It also comes down to the audience & who picks up on what sounds are presented. Putting Techno Animal after Sunn0))) isn't going to get you much reaction if your target audience aren't geeks (geeks like me- my eyes blurred reading that setlist).

@Branded- dude, some of the stuff you name's not dubstep. Yeah, its informed of dubstep but its closer to beat-scene hip hop & bass music than dubstep itself. Flying Lotus ran a parallel course to it for a while but has well & truly transcended it with Cosmogramma. Have you heard Gaslamp's productions for Gonjasufi? None of that goes anywhere near bass wobbles & half-time rhythms. Young Montana's own music is totally different too- you'd be closer calling his recent stuff chillwave than dubstep. I wasn't familiar with the others until now so I won't comment on them.

That said, I see where you're coming from. What you great music that seems to have come out of leftfield & doesn't always conform to the usual cliches of dance music.

Re: Has Dubstep jumped the shark?

PostPosted: Sun Sep 11, 2011 11:07 pm
by p-e
OK, so people have been making a new track that mixes wobbly synth lines, half step rythm, big angry guitars and lyrics about being lonely and sad.

Before that, other people have been mixing hip-hop and guitars, people have done metal with MPCs, used guitars and acoustic drum kits to make psytrance, etc...
Haters will argue that it's not the pure genre, hipsters will say that they heard similar stuff 10 years ago on limited edition mixtape, and Wikipedia will call it guitarstep (or whatever).

That's one thing I love about music: it constantly evolves.

Re: Has Dubstep jumped the shark?

PostPosted: Wed Sep 14, 2011 11:38 am
by thehighesttree
I always thought dubstep kinda sucked.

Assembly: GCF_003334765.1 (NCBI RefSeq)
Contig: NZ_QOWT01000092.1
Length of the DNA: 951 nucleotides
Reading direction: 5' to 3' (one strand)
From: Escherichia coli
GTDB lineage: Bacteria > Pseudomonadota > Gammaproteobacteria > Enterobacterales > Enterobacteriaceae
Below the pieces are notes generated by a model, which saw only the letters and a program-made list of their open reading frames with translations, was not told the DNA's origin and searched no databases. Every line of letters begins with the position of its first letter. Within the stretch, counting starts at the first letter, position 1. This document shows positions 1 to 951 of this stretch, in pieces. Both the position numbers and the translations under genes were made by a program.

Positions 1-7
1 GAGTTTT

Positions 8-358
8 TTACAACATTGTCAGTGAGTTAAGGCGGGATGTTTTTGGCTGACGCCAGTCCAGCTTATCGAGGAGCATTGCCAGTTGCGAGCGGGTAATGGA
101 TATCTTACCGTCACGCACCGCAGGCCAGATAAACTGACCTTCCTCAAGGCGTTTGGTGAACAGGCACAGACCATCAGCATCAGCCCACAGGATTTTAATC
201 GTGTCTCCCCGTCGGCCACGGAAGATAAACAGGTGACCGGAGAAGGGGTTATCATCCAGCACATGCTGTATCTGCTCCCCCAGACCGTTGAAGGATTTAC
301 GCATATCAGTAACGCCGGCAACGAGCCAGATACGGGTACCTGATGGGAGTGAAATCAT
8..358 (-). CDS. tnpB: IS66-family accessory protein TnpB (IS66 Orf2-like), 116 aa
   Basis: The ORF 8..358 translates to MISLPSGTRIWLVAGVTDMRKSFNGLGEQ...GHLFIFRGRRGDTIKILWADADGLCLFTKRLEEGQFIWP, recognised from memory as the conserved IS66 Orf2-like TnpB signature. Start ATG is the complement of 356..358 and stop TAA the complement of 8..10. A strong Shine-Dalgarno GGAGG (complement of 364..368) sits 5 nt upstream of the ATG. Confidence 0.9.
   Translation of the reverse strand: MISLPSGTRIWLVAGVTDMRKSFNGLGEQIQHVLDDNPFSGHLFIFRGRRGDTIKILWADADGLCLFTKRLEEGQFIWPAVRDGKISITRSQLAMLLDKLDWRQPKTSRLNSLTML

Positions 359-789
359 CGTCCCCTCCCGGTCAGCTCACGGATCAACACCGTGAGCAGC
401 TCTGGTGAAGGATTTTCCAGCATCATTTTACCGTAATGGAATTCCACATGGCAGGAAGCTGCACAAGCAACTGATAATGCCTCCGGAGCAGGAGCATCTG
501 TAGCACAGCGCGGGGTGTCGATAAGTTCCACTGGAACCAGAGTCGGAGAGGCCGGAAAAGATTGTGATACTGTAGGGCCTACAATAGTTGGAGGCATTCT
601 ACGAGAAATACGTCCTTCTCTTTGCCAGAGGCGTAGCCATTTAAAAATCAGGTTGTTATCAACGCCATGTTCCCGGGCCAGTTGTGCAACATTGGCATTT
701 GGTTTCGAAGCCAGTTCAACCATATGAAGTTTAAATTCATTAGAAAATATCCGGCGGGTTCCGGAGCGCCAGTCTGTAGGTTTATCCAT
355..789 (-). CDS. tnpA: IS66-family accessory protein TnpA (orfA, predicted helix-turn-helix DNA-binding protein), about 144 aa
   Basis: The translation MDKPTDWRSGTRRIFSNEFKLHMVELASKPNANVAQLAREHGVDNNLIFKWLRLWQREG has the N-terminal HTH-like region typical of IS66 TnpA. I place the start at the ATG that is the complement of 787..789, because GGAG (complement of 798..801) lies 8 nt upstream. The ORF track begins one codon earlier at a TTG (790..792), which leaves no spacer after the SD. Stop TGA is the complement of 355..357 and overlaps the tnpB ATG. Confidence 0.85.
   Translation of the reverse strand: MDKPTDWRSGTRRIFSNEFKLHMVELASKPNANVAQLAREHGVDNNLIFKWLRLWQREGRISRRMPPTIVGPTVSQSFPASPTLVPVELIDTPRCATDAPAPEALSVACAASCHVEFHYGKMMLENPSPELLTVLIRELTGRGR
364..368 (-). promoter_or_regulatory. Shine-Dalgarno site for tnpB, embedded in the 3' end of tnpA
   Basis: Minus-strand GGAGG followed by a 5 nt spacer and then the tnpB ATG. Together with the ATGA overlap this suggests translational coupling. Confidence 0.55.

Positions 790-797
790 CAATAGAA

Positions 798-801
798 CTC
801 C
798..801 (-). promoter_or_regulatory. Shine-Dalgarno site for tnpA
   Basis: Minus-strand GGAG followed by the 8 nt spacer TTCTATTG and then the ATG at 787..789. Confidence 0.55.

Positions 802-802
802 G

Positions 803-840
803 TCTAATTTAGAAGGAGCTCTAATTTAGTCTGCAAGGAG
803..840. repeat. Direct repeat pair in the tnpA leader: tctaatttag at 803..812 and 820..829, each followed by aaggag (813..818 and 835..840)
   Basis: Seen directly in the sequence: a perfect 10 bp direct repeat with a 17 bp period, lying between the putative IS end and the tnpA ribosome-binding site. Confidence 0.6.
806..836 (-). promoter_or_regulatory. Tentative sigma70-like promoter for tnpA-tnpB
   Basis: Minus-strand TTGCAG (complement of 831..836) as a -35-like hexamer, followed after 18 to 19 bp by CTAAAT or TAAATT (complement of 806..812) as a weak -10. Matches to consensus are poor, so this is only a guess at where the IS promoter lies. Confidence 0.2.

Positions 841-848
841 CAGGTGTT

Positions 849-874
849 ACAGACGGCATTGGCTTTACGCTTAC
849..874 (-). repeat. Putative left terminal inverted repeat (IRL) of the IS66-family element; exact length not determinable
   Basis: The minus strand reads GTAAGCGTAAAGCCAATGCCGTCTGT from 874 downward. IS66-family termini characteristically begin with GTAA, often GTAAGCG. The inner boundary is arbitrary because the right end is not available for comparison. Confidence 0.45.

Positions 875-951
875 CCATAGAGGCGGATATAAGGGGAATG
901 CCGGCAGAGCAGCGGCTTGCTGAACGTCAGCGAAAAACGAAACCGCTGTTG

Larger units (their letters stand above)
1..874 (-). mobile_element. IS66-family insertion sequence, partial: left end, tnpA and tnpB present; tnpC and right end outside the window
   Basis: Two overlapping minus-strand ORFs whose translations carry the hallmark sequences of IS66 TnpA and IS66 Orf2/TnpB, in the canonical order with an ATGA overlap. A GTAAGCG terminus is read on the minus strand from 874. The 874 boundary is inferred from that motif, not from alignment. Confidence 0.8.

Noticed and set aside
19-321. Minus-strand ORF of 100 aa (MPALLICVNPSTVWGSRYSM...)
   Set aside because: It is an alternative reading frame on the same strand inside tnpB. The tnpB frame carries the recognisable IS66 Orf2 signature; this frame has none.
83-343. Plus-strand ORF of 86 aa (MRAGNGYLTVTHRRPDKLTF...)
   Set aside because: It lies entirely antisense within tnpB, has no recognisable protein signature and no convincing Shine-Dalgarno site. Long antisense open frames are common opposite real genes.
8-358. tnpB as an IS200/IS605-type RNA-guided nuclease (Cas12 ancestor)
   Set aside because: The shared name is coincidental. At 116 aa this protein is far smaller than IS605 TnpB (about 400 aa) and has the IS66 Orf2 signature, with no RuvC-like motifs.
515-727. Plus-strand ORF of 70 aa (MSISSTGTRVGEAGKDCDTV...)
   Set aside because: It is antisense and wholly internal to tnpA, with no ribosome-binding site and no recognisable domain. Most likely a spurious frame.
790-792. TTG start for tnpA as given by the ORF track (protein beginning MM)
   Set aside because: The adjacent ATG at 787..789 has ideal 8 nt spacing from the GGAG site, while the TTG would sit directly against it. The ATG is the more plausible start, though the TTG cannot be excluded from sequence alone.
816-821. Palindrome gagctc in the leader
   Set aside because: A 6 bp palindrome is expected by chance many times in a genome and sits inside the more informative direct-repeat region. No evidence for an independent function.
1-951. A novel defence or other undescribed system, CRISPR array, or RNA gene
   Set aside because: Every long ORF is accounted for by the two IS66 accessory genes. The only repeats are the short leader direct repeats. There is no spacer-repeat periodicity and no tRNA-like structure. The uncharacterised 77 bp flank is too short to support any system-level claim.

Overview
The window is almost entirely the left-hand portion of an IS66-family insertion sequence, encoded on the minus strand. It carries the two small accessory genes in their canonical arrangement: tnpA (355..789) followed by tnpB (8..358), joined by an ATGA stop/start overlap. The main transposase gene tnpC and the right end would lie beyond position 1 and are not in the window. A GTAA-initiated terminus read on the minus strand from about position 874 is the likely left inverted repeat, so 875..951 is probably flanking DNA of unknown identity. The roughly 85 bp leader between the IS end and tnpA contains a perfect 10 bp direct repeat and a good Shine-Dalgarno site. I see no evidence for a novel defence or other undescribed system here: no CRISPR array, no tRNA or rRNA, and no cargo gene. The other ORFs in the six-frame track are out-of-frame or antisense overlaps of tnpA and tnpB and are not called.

Re: Has Dubstep jumped the shark?

PostPosted: Thu Sep 15, 2011 8:05 am
by bresk
ahahahh they raped the shyte out of dubtep ...I mean it's the most commercially exploited genre ever ! :lol:

Re: Has Dubstep jumped the shark?

PostPosted: Tue Sep 27, 2011 10:01 am
by hseiken
bresk wrote:ahahahh they raped the shyte out of dubtep ...I mean it's the most commercially exploited genre ever ! :lol:

That was kinda my point. The last times I recall, mainstream/pop destroyed any shred of 'coolness' of a genre, effectively killing it for a lot of people which I guess kinda made a more tightly-knit underground audience, but ultimately didn't really have any good initial effects on the music. Case in point?

2Unlimited. At the time that "Get Ready For This", arguably one of the most annoying songs made, it was based on the UK breakbeat 'hardcore' sound. It was happy, but 2Unlimited just destroyed the feel of the genre with their release. Misfortunately, it got lots of airplay and subsequently made way for acts like AB Logic to come in and make equally shitty offshoots of the same sound. They had some sort of ties to uk hardcore of the time with the stabs and breaks, but ended there with no real feeling of the underground tracks that inspired them. THIS in turn split the underground community in half...underground tracks started getting darker to distance themselves from the pop tunes and another small offshoot started getting more extreme with the happiness. What ultimately happened was 2 new 'genres' were created: Jungle/DnB for the darker stuff and 'Happy Hardcore' for the nearly cartoony sounding piano/stab affairs. Was this move inevitable? Was DnB bound to happen anyway? Maybe...maybe not...but it certainly didn't happen naturally. Shitty cash-in artists forced this to take place...

One thing I've noticed is that dubstep has been more 'widely accepted' in terms of dance/club music and more quickly I might add, but I think it's about to start subdividing very quickly now that Skrillex can be heard on the radio. I also would like to point out that Skrillex is a one trick pony as is Korn, so it's a perfect match.

Re: Has Dubstep jumped the shark?

PostPosted: Tue Oct 04, 2011 6:40 am
by bresk
2unlimited breaka breaka.... ahhaha damn I still have nightmares of the songtitles written on the back of the head of the guy....
ahhahaha-....well said hseiken!